November 18, 2022

Duckworth Joins Markey, Rep. Eshoo in Introducing Legislation to Ensure Accessibility of Video, Communication and Emerging Technologies for Individuals with Disabilities


[WASHINGTON, DC] – U.S. Senator Tammy Duckworth (D-IL) joined U.S. Senator Edward J. Markey (D-MA) and U.S. Representative Anna G. Eshoo (CA-18) in introducing the Communications, Video, and Technology Accessibility Act (CVTA) to update and amend the 21st Century Communications and Video Accessibility Act (CVAA) to keep pace with the proliferation of emerging technologies that have come online since 2010. It will help ensure that people with disabilities have full access to the range of mainstream communication products and services that are necessary to participate equally in professional, educational, recreational and civic contexts, while laying a foundation for accessibility in future technologies.

“Accessibility must be in the forefront of our minds As we continue to make advancements in our educational, recreational and civic devices and spaces,” said Duckworth. “I’m proud to join my colleagues to introduce this bill, which will help align existing law with the technological realities of today and the developments of tomorrow so that everyone, including those of us with disabilities, can engage and participate with equal access.”

“Since I authored the 21st Century Communications and Video Accessibility Act, technologies have changed. What hasn’t changed is our obligation to make sure that everyone – including people with disabilities – has equal access to the services and technologies they need to thrive,” said Markey. “That is why I am introducing the Communications, Video, and Accessibility Technology Act, to update current laws on the books so that we can meet the technological moment and ensure opportunity, independence, and equal access for all.”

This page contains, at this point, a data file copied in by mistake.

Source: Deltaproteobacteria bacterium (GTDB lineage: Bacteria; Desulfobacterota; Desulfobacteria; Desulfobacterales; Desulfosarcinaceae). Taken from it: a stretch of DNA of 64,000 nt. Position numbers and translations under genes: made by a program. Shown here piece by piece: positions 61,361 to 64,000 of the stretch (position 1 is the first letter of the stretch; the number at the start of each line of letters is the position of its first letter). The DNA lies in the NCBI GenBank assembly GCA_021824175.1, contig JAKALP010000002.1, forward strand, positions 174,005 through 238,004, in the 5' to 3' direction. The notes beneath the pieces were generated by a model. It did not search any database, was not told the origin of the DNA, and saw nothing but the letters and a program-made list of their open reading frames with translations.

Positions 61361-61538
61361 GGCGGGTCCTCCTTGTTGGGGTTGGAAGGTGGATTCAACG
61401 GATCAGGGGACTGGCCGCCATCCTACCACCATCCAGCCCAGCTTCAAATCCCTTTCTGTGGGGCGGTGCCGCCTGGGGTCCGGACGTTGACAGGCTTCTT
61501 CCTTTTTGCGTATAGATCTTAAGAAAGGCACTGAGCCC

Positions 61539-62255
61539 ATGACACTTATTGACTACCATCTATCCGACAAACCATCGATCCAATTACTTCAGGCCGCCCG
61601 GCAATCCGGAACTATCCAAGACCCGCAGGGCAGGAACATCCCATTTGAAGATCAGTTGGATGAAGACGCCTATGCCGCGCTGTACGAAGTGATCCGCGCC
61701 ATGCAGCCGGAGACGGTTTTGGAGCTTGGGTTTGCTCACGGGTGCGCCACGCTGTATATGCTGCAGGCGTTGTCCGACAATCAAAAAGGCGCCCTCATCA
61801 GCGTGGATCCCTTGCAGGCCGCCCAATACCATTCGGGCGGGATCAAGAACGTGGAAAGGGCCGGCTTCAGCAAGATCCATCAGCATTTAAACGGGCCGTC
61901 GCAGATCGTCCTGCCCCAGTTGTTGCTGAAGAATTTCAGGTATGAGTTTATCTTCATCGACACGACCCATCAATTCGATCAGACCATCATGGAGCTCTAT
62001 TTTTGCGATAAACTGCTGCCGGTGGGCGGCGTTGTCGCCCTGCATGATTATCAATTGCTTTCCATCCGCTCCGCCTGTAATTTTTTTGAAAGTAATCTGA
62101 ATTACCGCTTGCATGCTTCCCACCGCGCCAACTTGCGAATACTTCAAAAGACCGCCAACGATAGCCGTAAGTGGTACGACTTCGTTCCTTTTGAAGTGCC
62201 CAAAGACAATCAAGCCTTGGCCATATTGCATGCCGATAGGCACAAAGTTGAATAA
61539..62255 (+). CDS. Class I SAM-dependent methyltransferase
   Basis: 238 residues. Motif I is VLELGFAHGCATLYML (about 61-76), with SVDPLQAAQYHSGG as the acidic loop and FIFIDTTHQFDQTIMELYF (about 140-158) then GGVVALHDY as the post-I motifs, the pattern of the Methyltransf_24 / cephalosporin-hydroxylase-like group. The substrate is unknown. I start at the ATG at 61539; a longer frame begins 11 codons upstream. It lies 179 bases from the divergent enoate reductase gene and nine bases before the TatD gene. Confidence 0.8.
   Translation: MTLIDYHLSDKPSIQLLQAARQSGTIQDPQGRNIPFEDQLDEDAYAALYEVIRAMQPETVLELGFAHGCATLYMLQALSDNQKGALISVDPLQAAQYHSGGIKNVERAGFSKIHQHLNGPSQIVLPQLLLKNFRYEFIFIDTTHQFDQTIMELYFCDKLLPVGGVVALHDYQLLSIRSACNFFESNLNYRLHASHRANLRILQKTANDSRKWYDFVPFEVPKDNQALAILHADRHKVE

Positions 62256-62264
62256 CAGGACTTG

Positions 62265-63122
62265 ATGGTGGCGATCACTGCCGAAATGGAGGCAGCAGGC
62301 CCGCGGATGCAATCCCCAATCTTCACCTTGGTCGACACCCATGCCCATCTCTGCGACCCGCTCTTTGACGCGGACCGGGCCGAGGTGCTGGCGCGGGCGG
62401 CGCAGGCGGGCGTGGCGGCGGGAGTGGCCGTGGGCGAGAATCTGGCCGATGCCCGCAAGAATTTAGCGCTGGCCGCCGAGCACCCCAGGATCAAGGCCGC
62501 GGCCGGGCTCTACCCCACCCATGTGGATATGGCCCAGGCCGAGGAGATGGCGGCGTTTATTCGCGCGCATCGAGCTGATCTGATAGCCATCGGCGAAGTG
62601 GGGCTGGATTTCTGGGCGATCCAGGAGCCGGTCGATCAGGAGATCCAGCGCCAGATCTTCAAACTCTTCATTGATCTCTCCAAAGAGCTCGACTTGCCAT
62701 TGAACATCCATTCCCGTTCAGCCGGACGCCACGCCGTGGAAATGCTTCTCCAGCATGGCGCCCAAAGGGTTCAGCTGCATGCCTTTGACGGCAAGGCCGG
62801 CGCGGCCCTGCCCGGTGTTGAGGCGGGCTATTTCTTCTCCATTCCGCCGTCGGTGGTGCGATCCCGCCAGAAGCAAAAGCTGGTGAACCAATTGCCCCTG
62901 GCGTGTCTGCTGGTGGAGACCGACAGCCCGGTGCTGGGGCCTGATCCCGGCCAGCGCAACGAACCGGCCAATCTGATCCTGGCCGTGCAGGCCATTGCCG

“As technology has rapidly evolved over the last two decades, much of our economy and day-to-day lives have moved online,” said Eshoo. “Unfortunately, accessibility standards have stayed largely the same, leaving people with disabilities behind. In 2020, 38% of people who were blind or had low vision reported issues with at least one of the technologies needed to do their jobs, and in 2021 as many as 70% of students who are deaf or hard of hearing reported technology challenges in the educational environment. I’m proud to introduce legislation with Senator Markey to update current laws so people with disabilities have full access to modern technology that is necessary to participate equally in the 21st century.”  

Along with Duckworth, Markey and Eshoo, the Communications, Video, and Technology Accessibility Act (CVTA) is cosponsored by U.S. Senators Sheldon Whitehouse (D-RI), Bernie Sanders (I-VT), Elizabeth Warren (D-MA) and Ron Wyden (D-OR).

Full bill text is available here 

Duckworth has repeatedly called for equal access to all technology for people with disabilities. In September, she and U.S. Representative John Sarbanes (D-MD-03) introduced the Websites and Software Applications Accessibility Act to help break down the significant barriers that Americans with disabilities continue to face when accessing website and software applications, which all Americans rely on for employment, commerce, education, public services and all other aspects of society. She led her colleagues in calling for a federal review of how artificial intelligence (AI), algorithms and algorithmic bias might play a role in discriminating against people with disabilities when it comes to employment opportunities and hiring practices.

In July, Duckworth and U.S. Senate Majority Whip Dick Durbin (D-IL) joined U.S. Senator Brian Schatz (D-HI) and a group of nine Senators in calling on the Department of Justice (DOJ) to support online protections for Americans with disabilities. The Senators asked DOJ to restart a rulemaking process under the Americans with Disabilities Act (ADA) to establish new rules ensuring that the ADA applies to the Internet. She and Durbin also led a group of 10 Senators in urging the DOJ to provide better guidance and regulations to help state and local governments better comply with the ADA accessibility requirements on their websites, mobile applications and other forms of technology.